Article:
By: James Kwak
It has become a truism that modern American conservatism is revolutionary in the sense that it seeks to overturn the established order rather than to preserve it. “Reagan Revolution,” “Tea Party”—the very names for the movement announce that is about more than defending the status quo. In the conservative worldview, America (or “Washington,” or the “mainstream media,” or some other powerful stratum) is dominated by a liberal-intellectual-academic-bureaucratic-socialist-internationalist (pick two or more) elite that must be overthrown. So in at least a mythical sense, conservatism is about restoration, which is something very different from “conserving” what exists today.
When did this happen? According to one view of the world, to which I have been partial in the past, there was once an ideology called conservatism that really was conservative in the narrow sense: that is, it counseled maintaining existing institutions on the grounds that radical change was dangerous. The Rights of Man and the Citizen may be great, but soon enough you have the Committee of Public Safety and the guillotine. On this reading of history, conservatism became radical sometime after World War Two, when it gave up accommodation with the New Deal in favor of rolling the whole thing back, ideally all the way through the Sixteenth Amendment.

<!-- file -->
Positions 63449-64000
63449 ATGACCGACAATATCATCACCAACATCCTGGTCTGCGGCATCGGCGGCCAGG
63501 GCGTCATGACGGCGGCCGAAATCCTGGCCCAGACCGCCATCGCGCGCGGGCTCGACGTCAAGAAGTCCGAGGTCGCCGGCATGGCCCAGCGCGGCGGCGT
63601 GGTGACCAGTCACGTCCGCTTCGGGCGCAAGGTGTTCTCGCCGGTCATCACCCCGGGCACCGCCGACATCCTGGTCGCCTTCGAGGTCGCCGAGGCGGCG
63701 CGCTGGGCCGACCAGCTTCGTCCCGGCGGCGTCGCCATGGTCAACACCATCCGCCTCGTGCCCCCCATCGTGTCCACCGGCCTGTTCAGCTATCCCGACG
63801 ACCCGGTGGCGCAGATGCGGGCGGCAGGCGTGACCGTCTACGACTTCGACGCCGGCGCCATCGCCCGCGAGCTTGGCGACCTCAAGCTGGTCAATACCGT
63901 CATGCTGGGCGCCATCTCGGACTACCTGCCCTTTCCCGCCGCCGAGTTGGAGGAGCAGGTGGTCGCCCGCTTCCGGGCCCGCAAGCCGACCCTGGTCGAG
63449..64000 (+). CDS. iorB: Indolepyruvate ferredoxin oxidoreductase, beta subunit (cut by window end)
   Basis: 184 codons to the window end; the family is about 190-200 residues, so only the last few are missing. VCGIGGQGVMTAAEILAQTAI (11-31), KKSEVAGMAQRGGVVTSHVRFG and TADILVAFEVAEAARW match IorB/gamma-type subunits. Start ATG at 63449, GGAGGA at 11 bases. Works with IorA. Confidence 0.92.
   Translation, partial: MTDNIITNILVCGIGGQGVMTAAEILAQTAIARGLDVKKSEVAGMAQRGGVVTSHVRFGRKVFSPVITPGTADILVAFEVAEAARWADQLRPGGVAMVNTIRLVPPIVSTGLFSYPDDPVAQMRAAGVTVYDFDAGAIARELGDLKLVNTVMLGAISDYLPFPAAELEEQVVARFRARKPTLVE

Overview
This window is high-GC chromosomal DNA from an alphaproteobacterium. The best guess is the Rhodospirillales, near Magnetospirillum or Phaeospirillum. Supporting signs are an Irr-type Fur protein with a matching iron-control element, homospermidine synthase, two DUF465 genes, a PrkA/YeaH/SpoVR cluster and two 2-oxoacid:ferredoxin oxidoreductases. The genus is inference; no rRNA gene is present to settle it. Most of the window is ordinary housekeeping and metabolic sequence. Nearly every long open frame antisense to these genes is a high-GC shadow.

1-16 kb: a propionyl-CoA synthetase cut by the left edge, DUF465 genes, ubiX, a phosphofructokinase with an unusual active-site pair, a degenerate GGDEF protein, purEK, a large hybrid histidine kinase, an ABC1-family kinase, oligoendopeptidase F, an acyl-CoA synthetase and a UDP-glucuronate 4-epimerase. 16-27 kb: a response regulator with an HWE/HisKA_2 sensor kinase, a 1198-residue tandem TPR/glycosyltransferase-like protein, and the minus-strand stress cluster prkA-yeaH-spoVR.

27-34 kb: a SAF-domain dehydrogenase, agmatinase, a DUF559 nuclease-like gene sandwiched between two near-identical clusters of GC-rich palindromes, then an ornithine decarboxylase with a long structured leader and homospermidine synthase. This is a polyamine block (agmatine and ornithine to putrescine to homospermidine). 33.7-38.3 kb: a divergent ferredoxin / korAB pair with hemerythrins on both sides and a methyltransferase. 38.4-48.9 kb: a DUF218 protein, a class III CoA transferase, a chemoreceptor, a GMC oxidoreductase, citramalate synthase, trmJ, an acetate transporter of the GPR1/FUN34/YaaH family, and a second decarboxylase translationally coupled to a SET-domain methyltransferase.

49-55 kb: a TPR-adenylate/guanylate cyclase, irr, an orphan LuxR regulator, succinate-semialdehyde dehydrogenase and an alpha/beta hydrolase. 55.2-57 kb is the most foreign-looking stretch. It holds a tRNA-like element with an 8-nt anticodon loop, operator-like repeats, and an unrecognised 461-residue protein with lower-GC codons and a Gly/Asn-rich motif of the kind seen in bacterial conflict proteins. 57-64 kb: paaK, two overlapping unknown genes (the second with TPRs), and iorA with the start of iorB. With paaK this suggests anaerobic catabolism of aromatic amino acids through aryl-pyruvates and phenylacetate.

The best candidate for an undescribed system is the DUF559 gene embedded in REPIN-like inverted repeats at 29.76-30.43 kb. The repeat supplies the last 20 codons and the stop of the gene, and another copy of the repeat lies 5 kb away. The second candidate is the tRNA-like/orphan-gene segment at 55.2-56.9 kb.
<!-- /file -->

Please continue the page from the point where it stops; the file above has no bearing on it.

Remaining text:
In The Reactionary Mind,* however, Corey Robin has a different take: conservatism, all the way back to Edmund Burke, has always been about counterrevolution, motivated by the success of left-wing radicals and consciously copying their tactics in an attempt to seize power back from them. Conservative thinkers were always conscious of the nature of modern politics, which required mobilization of the masses long before Nixon’s silent majority or contemporary Tea Party populism. The challenge is “to make privilege popular, to transform a tottering old regime into a dynamic, ideologically coherent movement of the masses” (p. 43). And the way to do that is to strengthen and defend privilege and hierarchy within all the sub-units of society (master over slave, husband over wife, employer over worker). Read story at Truthout